The people’s currency
By Justina Lee
China is an economic giant, but its money is still a bit of a runt. Unlike the US dollar, euro and British pound, it’s little used away from home. The No. 1 exporter has kept its currency off world markets in the past and still restricts buying and selling. That’s walled off China from boom-and-bust capital flows and kept its goods cheap. Now it has reason to loosen the grip on the renminbi, which means “the people’s currency,” and is better known by the name for its biggest unit, called yuan.
To fuel a slowing economy, attract foreign capital and back rising political ambitions, China is promoting the use of the yuan throughout the world, a slow-moving process known as internationalization. It’s one of the biggest changes since the creation of the euro, a beckoning bonanza for bankers and traders —as well as a threat to China’s stability.
From Oct. 1, the yuan will join four other currencies in the International Monetary Fund’s Special Drawing Rights, a kind of overdraft account it holds for global central banks. It is a milestone that analysts have estimated could trigger a $1 trillion switch into Chinese assets. Yet there’s a long way to go for the currency: China accounts for more than 10 percent of world trade, but less than 2 percent of global payments are made in yuan. Private investors —both Chinese and non-Chinese—can legally move their money in and out of the mainland only through approved programs and in limited amounts.
The weaker economy has put downward pressure on the yuan in 2016, prompting China to step up intervention and its central bank governor to make a rare public declaration supporting the currency. China had surprised global markets in August 2015 with its first major devaluation since 1994, prompting speculation that it would further weaken the yuan to support exporters. That speculation has continually tested a pledge by China last year to give market forces a bigger role in determining the exchange rate. The country has burned through foreign reserves and reversed a trend of loosening capital controls in a bid to halt the yuan’s slide and stem capital outflows.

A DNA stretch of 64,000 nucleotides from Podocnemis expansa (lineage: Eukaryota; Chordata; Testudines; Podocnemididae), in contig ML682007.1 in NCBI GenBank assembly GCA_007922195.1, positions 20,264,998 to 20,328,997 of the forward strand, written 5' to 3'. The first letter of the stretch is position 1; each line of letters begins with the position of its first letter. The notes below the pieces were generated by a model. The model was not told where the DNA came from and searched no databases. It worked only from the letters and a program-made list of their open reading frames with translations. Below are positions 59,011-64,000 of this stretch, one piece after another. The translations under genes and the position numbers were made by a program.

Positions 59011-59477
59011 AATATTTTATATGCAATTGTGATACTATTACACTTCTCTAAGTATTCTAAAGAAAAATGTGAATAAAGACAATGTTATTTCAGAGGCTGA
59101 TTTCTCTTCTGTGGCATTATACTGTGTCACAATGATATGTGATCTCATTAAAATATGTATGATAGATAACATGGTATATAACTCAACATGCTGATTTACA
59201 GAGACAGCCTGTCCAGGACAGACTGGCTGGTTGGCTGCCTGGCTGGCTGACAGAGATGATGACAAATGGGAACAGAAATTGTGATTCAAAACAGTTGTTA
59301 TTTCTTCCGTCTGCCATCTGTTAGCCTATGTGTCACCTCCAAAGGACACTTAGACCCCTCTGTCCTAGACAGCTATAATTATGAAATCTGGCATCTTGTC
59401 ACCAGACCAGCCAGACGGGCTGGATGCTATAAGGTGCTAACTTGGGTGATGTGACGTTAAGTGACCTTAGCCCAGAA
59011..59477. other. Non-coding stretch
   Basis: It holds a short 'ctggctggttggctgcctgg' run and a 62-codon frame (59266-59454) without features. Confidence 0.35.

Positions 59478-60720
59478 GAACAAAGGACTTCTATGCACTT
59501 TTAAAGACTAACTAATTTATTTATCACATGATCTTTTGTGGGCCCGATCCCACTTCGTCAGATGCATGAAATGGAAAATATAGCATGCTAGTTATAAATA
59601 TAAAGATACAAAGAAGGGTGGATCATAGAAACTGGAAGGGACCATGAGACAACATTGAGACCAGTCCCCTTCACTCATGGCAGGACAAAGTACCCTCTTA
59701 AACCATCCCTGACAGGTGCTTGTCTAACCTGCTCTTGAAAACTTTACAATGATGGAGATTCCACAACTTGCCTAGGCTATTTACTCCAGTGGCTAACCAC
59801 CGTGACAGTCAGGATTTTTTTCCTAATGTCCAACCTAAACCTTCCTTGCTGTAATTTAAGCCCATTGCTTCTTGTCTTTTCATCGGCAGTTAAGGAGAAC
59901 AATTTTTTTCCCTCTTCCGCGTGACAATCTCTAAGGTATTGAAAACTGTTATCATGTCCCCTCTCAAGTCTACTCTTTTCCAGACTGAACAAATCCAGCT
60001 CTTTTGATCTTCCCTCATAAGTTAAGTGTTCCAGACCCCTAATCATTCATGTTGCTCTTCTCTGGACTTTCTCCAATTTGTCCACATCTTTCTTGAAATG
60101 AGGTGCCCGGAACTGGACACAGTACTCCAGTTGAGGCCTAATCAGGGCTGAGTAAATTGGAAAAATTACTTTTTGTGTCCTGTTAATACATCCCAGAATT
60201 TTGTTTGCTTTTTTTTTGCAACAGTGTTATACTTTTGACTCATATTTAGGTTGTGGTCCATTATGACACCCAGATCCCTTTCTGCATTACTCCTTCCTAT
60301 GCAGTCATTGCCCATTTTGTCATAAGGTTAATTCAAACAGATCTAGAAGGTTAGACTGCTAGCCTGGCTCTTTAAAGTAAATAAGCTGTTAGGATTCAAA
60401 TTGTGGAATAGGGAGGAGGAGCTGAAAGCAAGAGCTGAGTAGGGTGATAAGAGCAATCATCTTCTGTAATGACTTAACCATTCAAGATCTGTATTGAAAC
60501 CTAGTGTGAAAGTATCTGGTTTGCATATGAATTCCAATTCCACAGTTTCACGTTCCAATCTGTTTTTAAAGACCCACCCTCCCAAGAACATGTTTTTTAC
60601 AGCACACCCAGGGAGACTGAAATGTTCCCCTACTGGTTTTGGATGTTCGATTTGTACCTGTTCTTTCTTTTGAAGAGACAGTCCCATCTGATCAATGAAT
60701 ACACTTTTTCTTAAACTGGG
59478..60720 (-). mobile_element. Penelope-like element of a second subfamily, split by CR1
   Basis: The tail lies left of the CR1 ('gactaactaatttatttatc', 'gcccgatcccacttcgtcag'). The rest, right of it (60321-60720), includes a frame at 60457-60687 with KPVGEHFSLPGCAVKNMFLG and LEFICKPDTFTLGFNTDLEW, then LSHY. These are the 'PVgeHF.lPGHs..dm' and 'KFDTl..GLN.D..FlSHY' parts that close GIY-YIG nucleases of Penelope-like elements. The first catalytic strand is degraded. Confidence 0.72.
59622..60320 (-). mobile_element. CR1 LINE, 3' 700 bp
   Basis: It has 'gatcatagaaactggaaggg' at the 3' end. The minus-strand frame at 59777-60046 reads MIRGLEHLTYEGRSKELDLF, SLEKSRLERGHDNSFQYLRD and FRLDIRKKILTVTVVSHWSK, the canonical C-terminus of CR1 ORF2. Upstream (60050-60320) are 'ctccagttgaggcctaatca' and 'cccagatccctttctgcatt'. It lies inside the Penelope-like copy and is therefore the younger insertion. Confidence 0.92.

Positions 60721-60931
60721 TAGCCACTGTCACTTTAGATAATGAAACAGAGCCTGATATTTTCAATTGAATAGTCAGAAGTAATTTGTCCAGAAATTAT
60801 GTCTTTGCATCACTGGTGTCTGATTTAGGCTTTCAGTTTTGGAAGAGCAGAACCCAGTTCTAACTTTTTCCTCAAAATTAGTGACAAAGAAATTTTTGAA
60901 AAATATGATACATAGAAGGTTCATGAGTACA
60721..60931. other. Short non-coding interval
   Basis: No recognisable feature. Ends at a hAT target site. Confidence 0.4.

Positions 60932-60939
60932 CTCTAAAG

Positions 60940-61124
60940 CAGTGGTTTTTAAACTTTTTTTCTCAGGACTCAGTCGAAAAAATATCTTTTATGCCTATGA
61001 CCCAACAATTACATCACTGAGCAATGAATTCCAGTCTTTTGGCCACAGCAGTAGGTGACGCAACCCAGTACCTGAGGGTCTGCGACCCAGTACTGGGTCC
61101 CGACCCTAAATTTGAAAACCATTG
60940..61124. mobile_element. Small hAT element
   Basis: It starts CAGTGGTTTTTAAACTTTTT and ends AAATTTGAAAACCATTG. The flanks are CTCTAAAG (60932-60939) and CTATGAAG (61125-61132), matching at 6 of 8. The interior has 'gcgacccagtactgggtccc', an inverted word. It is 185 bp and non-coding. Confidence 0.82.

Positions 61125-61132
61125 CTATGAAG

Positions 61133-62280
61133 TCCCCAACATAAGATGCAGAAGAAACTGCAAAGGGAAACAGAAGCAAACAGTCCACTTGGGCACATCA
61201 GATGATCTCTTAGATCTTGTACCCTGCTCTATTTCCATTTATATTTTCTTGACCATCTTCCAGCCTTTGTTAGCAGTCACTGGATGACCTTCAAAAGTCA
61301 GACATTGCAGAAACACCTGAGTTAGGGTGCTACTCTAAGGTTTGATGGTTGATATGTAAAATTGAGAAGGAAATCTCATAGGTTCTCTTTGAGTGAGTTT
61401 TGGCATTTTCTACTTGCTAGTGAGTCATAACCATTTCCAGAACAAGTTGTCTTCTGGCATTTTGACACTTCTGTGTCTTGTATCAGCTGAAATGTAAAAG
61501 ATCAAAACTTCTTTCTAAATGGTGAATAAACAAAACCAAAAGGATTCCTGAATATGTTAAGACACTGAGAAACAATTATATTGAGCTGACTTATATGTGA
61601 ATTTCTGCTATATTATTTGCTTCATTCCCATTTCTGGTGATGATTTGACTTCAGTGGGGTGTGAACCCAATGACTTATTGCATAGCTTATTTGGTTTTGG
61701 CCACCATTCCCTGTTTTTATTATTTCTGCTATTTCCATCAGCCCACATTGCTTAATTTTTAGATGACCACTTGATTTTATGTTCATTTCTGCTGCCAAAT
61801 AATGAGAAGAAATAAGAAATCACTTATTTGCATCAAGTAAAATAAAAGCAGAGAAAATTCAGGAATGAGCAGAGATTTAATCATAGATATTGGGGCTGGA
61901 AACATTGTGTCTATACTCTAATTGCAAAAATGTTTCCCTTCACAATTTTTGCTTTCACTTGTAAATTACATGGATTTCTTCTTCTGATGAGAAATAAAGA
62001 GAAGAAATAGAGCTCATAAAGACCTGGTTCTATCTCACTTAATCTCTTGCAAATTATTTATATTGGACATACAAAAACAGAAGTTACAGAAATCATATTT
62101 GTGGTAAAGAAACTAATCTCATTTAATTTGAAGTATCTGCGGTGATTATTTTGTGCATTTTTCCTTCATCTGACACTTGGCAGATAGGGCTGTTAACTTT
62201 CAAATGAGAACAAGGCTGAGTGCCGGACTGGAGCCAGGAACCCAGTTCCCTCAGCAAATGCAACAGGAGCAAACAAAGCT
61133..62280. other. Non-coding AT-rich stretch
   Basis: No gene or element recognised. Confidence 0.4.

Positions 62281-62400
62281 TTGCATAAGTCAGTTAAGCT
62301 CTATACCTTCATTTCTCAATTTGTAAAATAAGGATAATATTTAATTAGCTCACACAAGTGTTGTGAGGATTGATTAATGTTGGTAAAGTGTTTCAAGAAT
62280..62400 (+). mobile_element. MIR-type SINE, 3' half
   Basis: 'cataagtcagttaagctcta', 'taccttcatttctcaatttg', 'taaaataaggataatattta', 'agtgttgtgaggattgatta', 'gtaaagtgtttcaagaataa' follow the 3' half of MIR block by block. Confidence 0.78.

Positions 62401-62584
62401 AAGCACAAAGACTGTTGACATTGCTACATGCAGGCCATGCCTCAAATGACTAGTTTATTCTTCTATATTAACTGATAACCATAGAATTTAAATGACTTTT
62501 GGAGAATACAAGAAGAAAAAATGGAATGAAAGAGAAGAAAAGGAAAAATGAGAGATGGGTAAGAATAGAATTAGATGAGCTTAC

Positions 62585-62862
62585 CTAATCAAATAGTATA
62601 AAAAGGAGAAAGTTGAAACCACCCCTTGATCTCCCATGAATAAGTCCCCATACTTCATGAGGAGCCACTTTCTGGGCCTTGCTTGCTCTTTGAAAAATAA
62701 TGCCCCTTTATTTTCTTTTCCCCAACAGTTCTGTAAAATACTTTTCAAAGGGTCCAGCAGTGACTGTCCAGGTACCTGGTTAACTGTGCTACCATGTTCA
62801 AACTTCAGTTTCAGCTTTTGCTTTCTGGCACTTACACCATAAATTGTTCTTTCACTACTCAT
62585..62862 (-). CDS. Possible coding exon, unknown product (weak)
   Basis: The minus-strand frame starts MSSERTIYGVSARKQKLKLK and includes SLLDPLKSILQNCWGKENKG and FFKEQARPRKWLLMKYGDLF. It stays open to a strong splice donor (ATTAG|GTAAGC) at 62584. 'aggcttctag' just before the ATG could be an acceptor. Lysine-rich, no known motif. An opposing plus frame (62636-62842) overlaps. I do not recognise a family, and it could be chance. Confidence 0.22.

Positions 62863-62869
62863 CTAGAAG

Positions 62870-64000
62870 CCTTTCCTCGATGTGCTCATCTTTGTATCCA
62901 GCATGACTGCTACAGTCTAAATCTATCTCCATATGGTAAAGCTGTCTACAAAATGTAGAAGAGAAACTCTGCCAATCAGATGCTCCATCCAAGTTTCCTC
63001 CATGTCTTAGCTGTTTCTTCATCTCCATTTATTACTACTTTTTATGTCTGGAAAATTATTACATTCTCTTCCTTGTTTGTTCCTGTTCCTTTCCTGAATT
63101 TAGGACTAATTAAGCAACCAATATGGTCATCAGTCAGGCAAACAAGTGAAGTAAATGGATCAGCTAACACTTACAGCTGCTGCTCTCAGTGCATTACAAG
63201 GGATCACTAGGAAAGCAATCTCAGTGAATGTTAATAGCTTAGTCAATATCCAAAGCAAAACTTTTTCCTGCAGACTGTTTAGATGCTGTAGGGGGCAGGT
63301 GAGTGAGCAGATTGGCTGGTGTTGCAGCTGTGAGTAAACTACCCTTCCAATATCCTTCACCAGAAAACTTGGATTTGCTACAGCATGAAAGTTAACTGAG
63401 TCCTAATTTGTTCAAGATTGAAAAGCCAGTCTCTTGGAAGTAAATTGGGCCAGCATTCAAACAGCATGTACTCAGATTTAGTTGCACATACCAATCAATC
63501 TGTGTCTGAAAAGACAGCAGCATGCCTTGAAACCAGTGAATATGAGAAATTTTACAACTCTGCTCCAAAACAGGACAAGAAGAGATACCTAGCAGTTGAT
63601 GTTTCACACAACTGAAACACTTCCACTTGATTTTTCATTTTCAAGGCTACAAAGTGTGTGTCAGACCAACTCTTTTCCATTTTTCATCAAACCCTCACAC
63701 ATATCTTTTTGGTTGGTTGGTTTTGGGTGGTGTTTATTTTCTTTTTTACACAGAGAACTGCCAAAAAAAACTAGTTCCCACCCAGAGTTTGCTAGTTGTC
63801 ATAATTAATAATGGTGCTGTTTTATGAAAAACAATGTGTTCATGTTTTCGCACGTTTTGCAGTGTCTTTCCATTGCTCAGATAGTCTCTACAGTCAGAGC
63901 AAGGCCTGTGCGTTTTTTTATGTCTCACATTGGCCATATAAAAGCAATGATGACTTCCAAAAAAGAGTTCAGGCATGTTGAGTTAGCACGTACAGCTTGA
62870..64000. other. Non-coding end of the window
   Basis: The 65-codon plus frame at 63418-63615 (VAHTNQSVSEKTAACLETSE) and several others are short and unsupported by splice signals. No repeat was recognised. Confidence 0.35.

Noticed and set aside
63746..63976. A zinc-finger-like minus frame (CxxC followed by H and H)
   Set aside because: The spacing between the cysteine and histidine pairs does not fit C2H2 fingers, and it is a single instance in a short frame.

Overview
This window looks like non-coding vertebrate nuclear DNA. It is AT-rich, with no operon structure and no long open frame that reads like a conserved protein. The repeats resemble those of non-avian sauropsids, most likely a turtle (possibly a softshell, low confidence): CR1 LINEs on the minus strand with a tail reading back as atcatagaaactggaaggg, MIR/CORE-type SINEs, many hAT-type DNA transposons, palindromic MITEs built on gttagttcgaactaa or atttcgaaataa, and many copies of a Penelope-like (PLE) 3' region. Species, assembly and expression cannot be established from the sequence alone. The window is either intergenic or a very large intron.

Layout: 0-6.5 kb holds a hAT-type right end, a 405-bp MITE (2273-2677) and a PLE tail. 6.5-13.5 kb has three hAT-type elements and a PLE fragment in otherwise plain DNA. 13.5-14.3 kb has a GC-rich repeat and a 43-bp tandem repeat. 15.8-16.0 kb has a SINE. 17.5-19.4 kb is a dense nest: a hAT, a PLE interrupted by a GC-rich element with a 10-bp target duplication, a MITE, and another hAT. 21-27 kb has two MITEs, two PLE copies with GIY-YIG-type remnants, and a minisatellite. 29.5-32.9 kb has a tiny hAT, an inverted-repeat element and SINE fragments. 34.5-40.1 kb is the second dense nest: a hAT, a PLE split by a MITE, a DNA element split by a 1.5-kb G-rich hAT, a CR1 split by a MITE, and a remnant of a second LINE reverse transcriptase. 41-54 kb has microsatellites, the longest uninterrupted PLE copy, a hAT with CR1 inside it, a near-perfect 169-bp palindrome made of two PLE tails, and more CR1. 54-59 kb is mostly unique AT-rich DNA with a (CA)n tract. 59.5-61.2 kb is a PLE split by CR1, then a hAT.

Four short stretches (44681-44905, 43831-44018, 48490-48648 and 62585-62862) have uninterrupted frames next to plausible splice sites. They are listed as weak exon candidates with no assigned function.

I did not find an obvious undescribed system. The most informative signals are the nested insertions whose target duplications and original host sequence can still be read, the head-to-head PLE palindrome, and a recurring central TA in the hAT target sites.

In potentially its most extreme step, the central bank drafted rules for a tax on foreign exchange transactions. In a bid to become less tied to the US dollar, authorities this year began using a basket of trade partners’ currencies to help determine the yuan’s daily fixing, a move that has made the exchange rate more predictable.
China has been reluctant to open its doors throughout history; a scornful 1793 letter from the emperor to King George III dismisses all requests to ease restrictions on British traders. The economy was closed to non-socialist countries under Mao Zedong for 30 years and then China started liberalizing at its own pace, an approach the late leader Deng Xiaoping called “crossing the river by feeling the stones.” In 1994, it set a fixed rate for the yuan against the US dollar, a peg that endured for a decade.
After China joined the World Trade Organization in 2001, selected foreign institutional investors were permitted to buy yuan-denominated stocks in limited amounts. The yuan’s peg was dropped in 2005 and then unofficially slapped back on in 2008 to insulate China from the global financial crisis. In 2010, China’s economy overtook Japan as the world’s second-largest and yuan use took off.
The country’s leaders aim to make the yuan convertible by 2020. More than a dozen countries are vying to become yuan trading hubs and have signed emergency swap agreements. China is also leading the charge to create the first new international development bank in decades. Inside China, the yuan can trade 2 percent above or below a daily fixing set by the government; a freely traded offshore rate tracks it.
The yuan’s advance into global markets demonstrates President Xi Jinping’s ambition to challenge the hegemony of the dollar and a global economic order dominated by the US and Europe. Inclusion in the IMF’s reserve-currency basket is expected to accelerate the pace of reform. The US, which had scolded China on and off for decades for keeping the exchange rate weak to boost exports, no longer calls the currency “significantly undervalued” and backed its bid for reserve status.
A more widely used currency would raise China’s influence in setting prices of commodities from oil to iron ore and give individuals and companies on the mainland more choice with their savings. As the yuan makes the long march to convertibility, China becomes vulnerable to swings in the currency and money flows that could aggravate its economic slowdown.
COMMENT DISCLAIMER: Reader comments posted on this Web site are not in any way endorsed by The Standard. Comments are views by thestandard.ph readers who exercise their right to free expression and they do not necessarily represent or reflect the position or viewpoint of thestandard.ph. While reserving this publication’s right to delete comments that are deemed offensive, indecent or inconsistent with The Standard editorial standards, The Standard may not be held liable for any false information posted by readers in this comments section.